Education trade unions and employers commit to a comprehensive vision to support education systems in the COVID-19 recovery


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The European social partners for education, ETUCE and the European Federation of Education Employers, have agreed to a new joint statement on COVID-19 and its consequences.

ETUCE European Director Susan Flocken welcomed the news: “This joint statement shows how social partners are working hard to lead the debate on the COVID-19 pandemic, which has profoundly destabilised education in Europe. This crisis has changed the world, but is also an opportunity to stop and reflect. It is time for a comprehensive strategy to guarantee equal access to high quality education, something that goes hand in hand with decent work for education personnel. I believe that this statement can make a crucial contribution to that strategy.

“Today’s agreement is the product of long and detailed negotiations, demonstrating that the European Sectoral Social Dialogue in Education is able to engage with the key issues facing education systems and their employees. For the sake of students and staff everywhere, we now call on policymakers and education authorities at national and European level to follow the shared vision of those who know the education sector best: education staff and employers.”

The statement sets out a series of demands and recommendations jointly approved by the education trade unions and employers’ organisations at European level, which are aimed at policymakers. These include:

  • Sustainable public investment in education, to ensure that systems and their staff are prepared and resilient for future crises;
  • Recognition and support for strong and meaningful social dialogue in education;
  • A guarantee of quality jobs and decent working conditions for all education personnel;
  • Policies and equipment to ensure the health and safety of all education personnel, including hygiene measures, psycho-social risk reduction and investment in safe, green buildings;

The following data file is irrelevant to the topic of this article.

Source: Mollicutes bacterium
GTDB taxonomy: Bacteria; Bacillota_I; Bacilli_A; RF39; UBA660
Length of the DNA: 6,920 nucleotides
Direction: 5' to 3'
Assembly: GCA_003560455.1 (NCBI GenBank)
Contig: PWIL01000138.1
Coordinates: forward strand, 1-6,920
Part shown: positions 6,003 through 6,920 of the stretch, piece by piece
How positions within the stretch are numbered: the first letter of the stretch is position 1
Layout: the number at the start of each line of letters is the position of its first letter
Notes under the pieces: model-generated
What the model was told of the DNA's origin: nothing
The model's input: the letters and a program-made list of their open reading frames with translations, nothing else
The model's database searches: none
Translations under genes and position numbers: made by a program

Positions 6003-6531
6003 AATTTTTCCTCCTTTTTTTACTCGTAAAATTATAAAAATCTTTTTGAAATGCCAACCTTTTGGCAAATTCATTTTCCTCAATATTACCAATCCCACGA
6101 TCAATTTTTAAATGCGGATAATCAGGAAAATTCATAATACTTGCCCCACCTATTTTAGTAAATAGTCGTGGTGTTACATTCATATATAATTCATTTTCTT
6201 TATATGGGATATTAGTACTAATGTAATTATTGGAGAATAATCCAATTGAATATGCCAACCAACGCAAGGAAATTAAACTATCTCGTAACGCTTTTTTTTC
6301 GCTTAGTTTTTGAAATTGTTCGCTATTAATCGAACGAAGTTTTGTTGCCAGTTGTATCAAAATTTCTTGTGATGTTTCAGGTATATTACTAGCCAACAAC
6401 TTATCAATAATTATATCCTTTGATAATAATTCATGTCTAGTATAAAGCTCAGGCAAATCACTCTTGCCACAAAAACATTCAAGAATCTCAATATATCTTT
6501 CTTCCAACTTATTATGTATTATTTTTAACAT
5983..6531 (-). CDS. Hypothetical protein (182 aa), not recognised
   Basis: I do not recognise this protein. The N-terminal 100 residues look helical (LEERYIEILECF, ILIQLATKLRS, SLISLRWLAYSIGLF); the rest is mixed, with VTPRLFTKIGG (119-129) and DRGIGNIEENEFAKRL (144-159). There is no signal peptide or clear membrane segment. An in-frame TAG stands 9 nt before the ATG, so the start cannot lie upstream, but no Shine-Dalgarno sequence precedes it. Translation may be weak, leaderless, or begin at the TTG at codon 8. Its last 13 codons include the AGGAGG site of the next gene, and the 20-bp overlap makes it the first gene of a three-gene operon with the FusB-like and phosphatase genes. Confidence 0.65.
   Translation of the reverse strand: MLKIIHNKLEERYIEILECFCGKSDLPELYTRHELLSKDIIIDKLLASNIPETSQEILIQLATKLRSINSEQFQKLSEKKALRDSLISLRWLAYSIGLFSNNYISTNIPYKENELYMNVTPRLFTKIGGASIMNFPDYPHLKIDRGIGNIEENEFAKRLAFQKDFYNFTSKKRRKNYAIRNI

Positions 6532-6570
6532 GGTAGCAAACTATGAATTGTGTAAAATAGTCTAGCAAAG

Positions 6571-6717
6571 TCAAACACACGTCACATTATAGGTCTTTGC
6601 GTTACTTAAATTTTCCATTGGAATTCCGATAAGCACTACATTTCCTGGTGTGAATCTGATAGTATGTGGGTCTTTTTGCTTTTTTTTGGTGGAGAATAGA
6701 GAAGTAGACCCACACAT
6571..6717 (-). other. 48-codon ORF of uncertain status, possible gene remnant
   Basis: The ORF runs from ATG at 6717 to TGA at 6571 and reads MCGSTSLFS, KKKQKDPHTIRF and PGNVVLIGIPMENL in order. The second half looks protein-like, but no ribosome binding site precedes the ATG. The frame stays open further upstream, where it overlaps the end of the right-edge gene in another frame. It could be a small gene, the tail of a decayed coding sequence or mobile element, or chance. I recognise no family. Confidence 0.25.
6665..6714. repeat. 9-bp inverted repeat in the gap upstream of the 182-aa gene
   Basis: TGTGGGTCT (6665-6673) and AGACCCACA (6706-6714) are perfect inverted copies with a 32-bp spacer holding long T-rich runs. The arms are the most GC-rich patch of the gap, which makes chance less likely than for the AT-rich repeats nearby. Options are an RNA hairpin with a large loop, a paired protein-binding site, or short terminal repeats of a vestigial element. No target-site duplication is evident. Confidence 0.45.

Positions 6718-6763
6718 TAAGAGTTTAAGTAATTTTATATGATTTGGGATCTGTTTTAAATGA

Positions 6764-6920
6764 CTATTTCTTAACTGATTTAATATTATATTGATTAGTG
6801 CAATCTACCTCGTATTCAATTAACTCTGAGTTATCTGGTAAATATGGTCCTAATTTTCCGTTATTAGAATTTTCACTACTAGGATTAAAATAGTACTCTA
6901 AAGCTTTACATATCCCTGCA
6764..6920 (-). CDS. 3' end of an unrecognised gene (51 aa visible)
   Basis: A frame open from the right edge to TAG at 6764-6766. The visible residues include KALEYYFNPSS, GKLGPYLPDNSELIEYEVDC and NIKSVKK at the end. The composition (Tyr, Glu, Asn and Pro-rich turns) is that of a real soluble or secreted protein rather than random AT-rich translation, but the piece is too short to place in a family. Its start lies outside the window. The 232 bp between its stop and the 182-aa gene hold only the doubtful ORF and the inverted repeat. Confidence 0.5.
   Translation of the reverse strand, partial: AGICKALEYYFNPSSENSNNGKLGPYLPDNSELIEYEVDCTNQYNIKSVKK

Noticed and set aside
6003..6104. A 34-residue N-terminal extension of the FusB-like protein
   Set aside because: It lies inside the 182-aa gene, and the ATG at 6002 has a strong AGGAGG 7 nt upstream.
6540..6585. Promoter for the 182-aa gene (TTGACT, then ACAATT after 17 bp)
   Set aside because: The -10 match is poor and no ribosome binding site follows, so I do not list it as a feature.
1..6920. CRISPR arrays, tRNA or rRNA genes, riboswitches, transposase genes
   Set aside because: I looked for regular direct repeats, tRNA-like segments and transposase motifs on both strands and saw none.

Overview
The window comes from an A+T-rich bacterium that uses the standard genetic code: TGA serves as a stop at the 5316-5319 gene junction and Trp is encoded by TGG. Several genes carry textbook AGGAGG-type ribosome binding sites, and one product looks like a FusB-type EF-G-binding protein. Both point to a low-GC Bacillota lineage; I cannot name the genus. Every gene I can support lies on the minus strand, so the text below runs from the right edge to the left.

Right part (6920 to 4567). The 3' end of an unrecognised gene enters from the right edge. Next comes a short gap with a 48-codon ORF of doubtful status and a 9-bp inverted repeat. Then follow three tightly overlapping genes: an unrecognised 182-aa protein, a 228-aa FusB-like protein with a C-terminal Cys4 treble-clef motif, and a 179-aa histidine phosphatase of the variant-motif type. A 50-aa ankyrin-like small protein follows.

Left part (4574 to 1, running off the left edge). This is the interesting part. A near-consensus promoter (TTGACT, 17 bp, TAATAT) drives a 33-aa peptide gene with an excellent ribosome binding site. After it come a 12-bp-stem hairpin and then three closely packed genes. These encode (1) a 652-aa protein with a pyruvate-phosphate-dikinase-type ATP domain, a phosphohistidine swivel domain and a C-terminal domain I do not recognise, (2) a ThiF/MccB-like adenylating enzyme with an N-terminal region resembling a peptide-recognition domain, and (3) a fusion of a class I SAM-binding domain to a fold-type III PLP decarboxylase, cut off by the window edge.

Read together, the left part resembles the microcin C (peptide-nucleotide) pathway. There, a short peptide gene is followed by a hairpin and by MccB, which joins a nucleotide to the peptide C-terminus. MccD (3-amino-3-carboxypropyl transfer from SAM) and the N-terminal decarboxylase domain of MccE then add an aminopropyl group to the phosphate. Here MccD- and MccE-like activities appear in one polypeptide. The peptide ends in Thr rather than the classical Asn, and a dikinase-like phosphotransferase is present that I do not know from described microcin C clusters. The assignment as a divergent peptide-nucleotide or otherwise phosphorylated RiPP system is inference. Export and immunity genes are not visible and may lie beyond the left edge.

• Recognition of the professional autonomy of all education personnel;
  • Support for all personnel in the form of adequate tools, resources, equipment, along with initial and continuous professional development and professional support;
  • Comprehensive policies to address the digital skills gap and ensure that all students have access to the necessary quality digital material and education;
  • Actions to ensure that the economic consequences of the COVID-19 crisis do not damage equality and inclusion in the education sector.

In the area of Vocational Education and Training (VET), the social partners ask for the development of strong links between the VET sector and the labour market, for example through a system of apprenticeships which follows and implements the European Framework for Quality Apprenticeship. Leaders must also address the impact of any economic recession on the job perspectives of VET students, especially by integrating measures focused on this issue into upcoming European initiatives like the youth support package.

Meanwhile, when it comes to Higher Education and Research, ETUCE and EFEE agreed on the need for quality working environments for online or blended teaching, which support high-quality education and enable students to engage in meaningful learning processes. Policymakers must also acknowledge and recognize the large contribution that researchers and academic staff, and early career researchers in particular, are giving to research, development, and innovation. Finally, academic freedom and institutional autonomy must be promoted, in order to ensure universities’ ability as collegial bodies to foster basic research, including in areas such as health, the environment, and social sciences, with the potential to offer long-term benefits for society and the economy.

ETUCE and EFEE member organisations across Europe will now use this statement in their advocacy and social dialogue at national level and towards the EU Institutions.

Image byMichal Jarmoluk from Pixabay